Cell phones with photos, sound and video recordings, and digital diaries have revolutionized the life of a pediatrician. Now I can see and hear the symptoms that parents are worried about, even if they are not happening during the visit. Need to see what that rash looked like last night? No problem, here it is doc! Was that sound your baby was making a stridor or a wheeze, well; here is what it sounded like doctor with video to boot. Decide for yourself Doc Smo! Or do those stomaches follow the consumption of certain foods, here is my spreadsheet; decide for yourself. Cell phones are cameras, video recorders, high-end audio recorders, and diaries all wrapped up in one little device. Amazingly useful. https://www.docsmo.com/diagnosis-via-cell-phone-pedcast/
OK, here is another tip to enhance your pediatric visits. Send your “A team” observers to give your child’s doctor the history, especially if the problem seems complex. And make notes before you go so you won’t forget your thoughts while you are there. I remember one particularly observant parent, actually a Dad in this case, who noticed that one of his twins was getting sick way more often that the other twin, with fever and an inflamed throat. This Dad also noticed that there was a uniform cycle to his son’s sicknesses, happening about every 4-6 weeks. After four or five cycles of this pattern, he convinced me that something strange was going on. And he was right. After all the dust settled, it turned out that his child had something called “Periodic fever”. This child’s Dad was able to make the needed observations that got his son the correct specialists and obtain the correct diagnosis and treatment. Way to go Dad.
Pediatricians who know your child and have a long term relationship with them are going to be the best at helping them gain insight into their physical symptoms. A 16 year old who trusts his pediatrician enough to admit that there is verbal and physical violence at home during their visit for headaches has just taken a short cut to both diagnosis and treatment of his headaches.
We have seen that the most important factor involved in helping a sick child is time. Having enough time for your child’s health care provider to listen, ask, and watch. Specialists usually have 1-hour slots for patients instead of the 15 or 20 minutes pediatricians are given for visits. Since pediatric visits are shorter than many others, if you are bringing your child to the doctor for a chronic problem or a very worrisome symptom, try and make those visits without other kids coming along, at a time when you won’t be rushed, and a time when your child’s doctor is likely not too stressed; early morning visits and early afternoon visits. That way, you can both take the time to explore your child’s symptom from every angle. I think good medical care is 80% history, 15% physical exam, and 5% testing.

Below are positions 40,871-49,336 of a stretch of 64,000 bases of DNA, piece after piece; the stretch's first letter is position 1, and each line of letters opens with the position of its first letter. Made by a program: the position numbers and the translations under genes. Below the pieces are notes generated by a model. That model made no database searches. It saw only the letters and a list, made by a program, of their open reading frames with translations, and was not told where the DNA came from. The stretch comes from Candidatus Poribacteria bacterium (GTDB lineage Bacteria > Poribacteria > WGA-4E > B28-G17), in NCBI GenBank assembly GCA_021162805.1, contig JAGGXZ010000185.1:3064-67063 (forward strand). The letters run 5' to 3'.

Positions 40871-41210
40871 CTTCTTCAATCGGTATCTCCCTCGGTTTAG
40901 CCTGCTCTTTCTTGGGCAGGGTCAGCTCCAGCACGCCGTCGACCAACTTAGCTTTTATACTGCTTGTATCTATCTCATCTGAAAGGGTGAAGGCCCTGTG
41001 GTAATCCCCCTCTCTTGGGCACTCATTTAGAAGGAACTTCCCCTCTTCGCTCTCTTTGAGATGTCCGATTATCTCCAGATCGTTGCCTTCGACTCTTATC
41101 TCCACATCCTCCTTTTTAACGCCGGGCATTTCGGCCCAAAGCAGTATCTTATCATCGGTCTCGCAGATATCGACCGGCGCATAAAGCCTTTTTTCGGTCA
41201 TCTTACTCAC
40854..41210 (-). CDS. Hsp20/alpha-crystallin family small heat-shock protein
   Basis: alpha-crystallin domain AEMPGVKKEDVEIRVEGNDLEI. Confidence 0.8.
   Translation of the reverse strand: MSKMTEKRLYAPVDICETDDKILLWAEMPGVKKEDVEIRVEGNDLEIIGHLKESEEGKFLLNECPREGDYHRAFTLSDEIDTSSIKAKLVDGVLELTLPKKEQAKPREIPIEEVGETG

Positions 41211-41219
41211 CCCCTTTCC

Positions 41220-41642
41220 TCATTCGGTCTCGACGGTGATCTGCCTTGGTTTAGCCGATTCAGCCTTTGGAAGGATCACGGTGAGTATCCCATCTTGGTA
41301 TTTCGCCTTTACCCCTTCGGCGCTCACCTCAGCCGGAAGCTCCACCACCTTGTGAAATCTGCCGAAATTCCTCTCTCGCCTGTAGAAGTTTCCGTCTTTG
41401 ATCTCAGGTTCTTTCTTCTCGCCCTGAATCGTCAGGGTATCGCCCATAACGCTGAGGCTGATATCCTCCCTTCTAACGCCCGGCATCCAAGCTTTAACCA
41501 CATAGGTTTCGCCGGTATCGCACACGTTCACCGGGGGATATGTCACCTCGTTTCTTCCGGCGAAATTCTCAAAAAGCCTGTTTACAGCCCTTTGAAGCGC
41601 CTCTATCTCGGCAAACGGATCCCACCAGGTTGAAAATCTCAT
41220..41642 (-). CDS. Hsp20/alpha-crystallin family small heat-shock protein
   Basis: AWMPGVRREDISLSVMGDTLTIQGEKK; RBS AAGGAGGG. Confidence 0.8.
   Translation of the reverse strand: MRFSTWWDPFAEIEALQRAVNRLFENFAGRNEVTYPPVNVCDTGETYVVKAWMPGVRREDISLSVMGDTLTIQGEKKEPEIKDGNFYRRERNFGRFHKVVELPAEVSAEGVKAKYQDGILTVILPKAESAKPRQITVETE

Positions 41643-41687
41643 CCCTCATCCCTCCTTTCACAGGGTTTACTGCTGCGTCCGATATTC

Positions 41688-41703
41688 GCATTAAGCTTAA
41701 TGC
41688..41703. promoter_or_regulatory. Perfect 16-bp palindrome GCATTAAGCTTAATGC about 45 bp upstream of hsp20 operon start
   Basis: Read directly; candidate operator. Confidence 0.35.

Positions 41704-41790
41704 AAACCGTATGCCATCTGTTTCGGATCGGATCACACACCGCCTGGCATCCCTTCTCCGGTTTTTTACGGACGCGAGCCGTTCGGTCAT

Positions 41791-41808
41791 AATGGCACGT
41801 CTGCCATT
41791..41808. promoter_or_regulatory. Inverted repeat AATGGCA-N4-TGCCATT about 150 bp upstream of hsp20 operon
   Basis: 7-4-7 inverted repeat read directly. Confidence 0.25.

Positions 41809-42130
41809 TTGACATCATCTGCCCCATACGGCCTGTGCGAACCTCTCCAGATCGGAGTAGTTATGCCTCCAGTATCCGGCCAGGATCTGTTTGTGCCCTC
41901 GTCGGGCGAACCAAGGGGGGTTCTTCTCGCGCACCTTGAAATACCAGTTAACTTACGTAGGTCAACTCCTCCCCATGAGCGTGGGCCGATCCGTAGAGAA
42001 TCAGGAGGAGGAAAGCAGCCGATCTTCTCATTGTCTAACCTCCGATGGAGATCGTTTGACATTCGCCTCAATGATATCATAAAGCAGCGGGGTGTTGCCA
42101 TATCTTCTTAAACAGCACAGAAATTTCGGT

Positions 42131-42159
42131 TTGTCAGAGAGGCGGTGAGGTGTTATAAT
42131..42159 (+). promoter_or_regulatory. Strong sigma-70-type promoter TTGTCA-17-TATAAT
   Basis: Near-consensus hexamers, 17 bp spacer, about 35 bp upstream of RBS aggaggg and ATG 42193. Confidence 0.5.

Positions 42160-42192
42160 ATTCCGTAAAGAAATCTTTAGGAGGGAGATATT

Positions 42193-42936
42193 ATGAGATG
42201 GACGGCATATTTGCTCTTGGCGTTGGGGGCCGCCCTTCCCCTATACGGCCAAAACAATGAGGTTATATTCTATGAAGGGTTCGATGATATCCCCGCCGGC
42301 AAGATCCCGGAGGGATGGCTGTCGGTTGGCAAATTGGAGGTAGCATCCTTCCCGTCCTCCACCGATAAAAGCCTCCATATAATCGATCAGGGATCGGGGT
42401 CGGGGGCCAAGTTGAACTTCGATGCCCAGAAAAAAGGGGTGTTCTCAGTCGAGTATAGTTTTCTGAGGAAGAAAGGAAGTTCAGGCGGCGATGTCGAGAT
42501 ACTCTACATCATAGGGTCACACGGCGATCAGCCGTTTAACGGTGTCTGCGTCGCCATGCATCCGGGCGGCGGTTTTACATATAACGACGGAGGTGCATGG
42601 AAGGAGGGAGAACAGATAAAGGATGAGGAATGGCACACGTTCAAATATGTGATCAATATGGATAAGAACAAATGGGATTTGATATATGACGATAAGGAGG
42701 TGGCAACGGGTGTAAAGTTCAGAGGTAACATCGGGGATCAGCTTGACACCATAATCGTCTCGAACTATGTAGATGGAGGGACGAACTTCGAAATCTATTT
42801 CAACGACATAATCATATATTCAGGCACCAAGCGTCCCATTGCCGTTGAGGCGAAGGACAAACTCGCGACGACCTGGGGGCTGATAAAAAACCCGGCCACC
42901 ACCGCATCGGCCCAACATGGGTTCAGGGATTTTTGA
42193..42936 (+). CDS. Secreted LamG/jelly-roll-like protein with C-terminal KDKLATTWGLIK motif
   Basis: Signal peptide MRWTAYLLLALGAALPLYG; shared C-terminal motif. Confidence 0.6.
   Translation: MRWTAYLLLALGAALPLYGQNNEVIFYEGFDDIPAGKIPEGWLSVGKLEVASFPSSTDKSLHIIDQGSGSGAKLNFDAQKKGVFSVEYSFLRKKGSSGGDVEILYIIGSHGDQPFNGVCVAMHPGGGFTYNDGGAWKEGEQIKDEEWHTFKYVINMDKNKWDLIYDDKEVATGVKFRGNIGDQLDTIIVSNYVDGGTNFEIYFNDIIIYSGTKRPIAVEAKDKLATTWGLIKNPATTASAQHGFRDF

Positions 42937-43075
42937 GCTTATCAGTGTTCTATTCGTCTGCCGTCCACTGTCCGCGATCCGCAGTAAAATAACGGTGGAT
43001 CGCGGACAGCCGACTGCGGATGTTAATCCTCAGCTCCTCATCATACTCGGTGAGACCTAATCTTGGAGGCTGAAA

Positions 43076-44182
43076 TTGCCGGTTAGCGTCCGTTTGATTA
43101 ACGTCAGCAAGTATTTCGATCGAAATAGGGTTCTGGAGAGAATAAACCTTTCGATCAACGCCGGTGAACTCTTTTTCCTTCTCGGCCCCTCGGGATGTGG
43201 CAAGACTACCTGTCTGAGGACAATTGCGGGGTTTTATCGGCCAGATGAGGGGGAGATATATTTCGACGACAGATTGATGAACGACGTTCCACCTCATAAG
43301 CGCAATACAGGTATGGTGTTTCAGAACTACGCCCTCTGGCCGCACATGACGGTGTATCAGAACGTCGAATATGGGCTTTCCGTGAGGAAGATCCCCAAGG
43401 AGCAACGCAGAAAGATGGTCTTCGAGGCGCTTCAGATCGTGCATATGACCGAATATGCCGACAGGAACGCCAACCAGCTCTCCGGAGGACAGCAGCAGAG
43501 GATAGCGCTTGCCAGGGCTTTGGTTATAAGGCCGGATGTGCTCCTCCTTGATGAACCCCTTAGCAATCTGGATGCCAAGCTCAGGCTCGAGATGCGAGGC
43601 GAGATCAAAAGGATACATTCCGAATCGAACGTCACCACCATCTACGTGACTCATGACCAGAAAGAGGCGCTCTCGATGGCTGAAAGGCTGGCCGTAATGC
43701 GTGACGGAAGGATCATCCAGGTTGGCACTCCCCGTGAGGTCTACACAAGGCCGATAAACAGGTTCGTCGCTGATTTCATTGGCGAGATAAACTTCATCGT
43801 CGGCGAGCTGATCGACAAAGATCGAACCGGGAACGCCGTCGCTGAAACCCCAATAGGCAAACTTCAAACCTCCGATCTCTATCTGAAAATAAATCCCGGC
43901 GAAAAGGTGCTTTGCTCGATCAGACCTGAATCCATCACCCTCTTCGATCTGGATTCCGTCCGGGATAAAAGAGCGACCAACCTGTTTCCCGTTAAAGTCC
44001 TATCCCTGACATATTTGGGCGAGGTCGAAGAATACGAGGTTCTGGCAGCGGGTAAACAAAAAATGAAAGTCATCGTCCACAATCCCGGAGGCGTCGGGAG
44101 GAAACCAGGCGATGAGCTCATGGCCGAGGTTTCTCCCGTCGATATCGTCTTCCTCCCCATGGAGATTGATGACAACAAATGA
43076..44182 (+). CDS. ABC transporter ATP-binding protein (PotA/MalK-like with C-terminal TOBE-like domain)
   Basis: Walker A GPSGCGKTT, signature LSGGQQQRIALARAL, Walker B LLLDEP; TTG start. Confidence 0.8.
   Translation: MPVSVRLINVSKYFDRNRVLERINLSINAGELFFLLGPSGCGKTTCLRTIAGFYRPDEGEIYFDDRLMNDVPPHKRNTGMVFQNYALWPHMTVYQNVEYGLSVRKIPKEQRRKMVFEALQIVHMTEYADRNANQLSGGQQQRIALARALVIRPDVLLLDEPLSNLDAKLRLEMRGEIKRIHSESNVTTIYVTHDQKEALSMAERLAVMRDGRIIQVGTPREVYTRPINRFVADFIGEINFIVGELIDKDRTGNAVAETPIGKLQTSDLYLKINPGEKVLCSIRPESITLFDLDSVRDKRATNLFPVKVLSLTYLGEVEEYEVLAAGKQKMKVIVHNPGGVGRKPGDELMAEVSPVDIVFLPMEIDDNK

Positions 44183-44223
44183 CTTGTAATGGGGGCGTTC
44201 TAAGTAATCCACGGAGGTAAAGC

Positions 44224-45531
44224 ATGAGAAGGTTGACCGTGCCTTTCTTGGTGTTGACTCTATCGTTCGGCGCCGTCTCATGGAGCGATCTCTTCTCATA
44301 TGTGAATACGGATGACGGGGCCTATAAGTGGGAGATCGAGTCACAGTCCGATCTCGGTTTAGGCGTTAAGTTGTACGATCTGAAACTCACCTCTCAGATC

Summary-What do the Best doctors do?
So let’s summarize the traits that mark the best doctors:
–Best doctors get a thorough history. Taking enough time to explore a child’s symptoms is vital to helping your child. And remember, your child is probably not able to chronicle their symptoms or simply don’t remember their details. They depend on you to do that.
–Best doctors test their diagnosis with lab tests whenever possible and backup and rethink your child’s problem if the tests don’t confirm what they thought. Doing cultures makes judicious use medicines rational and precise. Cultures such as throat cultures and urine cultures are one of the most powerful tools a pediatrician has at their disposal. Blood tests and genetic testing allow your child’s pediatrician to detect things that they just can’t see.
–Astute pediatricians don’t hesitate to recruit help from specialists when it is needed. Your child may present their pediatrician with a rare and unusual illness and your child’s pediatrician may never have seen this condition before. Their willingness to ask colleagues for help is not a sign of a weak doctor but one who knows what he or she doesn’t know. I believe that really strong pediatricians don’t have a problem saying “I don’t know” but when they utter those words, in the next breath they also say, “But I will find out”.
–As I mentioned earlier, best doctors use all the tools at their disposal like photographs, video, recordings, symptom diaries, the Internet, their partners, and even books!
–And finally, and most importantly, the very best doctors know how to really listen and observe.
Well thanks for joining me today. If you enjoy exploring the world of pediatrics with pedcasts, take a moment to like and share interesting episodes with friends, recommend Portable Practical Pediatrics to other parents, and even write a review on iTunes or Facebook. We would love to hear what you have to say. This is Doc Smo, recording in studio 1E, hoping you will take stock, of what makes a best doc. Until next time.
Appropriate use of strep cultures